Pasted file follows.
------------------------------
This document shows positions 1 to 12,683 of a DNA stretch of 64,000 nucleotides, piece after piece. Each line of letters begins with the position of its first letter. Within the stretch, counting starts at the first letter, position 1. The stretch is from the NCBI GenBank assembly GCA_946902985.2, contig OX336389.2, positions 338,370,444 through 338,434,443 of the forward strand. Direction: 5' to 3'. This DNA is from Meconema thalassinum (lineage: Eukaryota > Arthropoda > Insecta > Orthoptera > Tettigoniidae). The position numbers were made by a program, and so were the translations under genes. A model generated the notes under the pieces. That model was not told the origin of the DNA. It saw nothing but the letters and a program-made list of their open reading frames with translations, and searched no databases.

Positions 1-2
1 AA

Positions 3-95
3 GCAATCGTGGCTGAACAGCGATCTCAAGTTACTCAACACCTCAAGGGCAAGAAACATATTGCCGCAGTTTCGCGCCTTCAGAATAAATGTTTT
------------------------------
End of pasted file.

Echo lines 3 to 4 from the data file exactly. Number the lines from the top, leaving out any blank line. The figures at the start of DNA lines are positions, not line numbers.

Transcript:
1 AA

Positions 3-95